palm-beach-state-college_web.jpgBELLE GLADE — Palm Beach State College’s Technical Education Center at the Belle Glade campus has been awarded LEED Platinum certification from the U.S. Green Building Council. The building, which opened in 2010, is the first in the Florida College System to achieve this highest designation for design, construction and operation of high-performance green buildings.

The facility earned the platinum rating due to its comprehensive sustainability features that reduce its energy and water consumption, thus saving money for the college and taxpayers. The features also reduce greenhouse gas emissions and contribute to a healthier environment for students, faculty and staff and the community.

Green features of the TEC building include solar photovoltaic panels secured through a grant from Palm Beach County; energy efficient interior lighting that includes a tubular day lighting system and smart lighting controls; a cistern system that uses collected rainwater for toilet flushing; and the use of construction materials made with recycled content. 

The Green Building Council awarded points for site sustainability, water efficiency, energy and atmosphere, materials and resources, indoor environmental air quality, and innovation in design, awarding a total of 52 points to achieve the platinum level.

“Platinum LEED certification shows that the college is truly committed to creating facilities that work well for our students and for the environment,” said James Storms, assistant manager of facilities planning and construction, who led the TEC building project and LEED certification process. “It is an achievement that we all can be proud of.”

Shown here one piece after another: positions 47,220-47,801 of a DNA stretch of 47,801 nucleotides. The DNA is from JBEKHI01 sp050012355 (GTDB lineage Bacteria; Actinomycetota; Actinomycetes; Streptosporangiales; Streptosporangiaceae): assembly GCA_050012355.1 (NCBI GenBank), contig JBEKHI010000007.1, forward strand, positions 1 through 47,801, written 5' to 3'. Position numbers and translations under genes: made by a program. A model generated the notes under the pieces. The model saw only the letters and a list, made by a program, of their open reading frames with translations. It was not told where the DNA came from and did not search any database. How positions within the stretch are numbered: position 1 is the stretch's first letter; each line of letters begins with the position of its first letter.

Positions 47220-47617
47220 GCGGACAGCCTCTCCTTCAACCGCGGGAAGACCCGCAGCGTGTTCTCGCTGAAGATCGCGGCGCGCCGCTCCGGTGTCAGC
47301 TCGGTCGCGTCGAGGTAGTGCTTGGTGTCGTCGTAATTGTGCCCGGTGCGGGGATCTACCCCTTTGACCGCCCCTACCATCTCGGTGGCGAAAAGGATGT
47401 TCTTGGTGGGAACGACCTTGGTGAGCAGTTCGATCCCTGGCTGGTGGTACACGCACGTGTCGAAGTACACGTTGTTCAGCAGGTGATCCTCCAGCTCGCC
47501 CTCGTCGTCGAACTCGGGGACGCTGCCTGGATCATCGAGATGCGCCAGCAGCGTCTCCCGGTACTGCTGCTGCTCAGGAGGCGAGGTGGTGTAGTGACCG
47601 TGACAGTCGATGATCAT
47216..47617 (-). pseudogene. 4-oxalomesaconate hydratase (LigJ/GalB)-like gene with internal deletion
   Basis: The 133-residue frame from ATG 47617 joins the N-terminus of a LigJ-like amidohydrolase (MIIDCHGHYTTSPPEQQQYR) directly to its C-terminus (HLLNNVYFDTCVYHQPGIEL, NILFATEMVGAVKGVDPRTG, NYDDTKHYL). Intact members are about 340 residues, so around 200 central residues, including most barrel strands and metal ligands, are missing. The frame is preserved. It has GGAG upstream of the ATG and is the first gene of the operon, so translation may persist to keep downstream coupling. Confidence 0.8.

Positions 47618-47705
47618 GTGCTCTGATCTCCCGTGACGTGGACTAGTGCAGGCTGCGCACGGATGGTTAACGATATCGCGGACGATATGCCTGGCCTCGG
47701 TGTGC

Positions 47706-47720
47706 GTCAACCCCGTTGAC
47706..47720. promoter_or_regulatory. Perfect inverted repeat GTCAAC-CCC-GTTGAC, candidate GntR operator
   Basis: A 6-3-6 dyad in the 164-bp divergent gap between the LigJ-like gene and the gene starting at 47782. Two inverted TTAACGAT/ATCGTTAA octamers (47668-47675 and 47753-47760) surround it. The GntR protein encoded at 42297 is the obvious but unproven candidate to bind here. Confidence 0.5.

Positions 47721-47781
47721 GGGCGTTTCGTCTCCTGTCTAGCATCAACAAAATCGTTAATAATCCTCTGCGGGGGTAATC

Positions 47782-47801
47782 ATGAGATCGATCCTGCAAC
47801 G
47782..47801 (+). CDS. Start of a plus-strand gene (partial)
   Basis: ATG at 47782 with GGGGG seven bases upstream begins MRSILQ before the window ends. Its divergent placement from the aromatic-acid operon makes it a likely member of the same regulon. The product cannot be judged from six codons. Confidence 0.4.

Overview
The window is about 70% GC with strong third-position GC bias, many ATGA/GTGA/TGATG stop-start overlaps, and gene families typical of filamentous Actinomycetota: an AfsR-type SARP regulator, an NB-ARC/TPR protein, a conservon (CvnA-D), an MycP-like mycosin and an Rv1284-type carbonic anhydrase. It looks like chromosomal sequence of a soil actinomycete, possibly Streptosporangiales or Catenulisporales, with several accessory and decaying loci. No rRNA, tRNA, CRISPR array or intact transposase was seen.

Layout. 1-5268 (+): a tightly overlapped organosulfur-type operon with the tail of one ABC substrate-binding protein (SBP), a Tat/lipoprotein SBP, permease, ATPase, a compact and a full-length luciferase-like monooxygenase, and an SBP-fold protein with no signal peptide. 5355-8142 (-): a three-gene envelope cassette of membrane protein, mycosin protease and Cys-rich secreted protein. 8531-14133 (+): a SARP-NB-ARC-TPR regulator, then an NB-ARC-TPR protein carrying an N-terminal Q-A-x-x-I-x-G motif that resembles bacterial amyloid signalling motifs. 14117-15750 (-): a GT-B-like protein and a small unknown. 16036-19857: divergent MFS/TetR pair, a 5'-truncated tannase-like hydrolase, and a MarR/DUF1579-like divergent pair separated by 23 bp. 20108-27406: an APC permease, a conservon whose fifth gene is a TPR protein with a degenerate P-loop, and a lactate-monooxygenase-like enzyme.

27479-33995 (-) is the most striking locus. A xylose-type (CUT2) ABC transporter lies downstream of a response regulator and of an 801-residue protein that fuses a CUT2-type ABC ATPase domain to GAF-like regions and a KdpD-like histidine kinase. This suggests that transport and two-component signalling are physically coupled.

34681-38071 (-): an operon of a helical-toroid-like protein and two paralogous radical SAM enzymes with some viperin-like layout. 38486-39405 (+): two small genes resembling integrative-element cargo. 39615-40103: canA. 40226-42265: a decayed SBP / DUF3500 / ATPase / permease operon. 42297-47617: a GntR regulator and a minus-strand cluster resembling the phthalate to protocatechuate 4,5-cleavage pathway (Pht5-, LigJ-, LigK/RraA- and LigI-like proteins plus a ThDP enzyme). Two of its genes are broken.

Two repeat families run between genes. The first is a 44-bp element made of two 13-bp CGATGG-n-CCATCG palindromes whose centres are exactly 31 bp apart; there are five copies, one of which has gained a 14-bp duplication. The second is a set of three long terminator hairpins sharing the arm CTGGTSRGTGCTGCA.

Storms noted that TEC represents the college’s first attempt at a LEED designed building. The College Facilities team had committed early on to achieving LEED certification but originally thought they could reach just the Silver level.  As plans progressed, they decided to build to the Gold level specification.  Then, they decided to go a step further.

“When we started adding up the points for all of the things that we do in terms of energy savings, we realized that we could achieve the platinum level, which can only be verified after a year of monitoring the building in use,” he explained.

The $9.5 million facility, designed by the Astorino architectural firm and built by Hedrick Brothers Construction Company, provides learning spaces for educational programs in corrections, criminal justice, sustainable building construction, welding, sugar technology and cosmetology.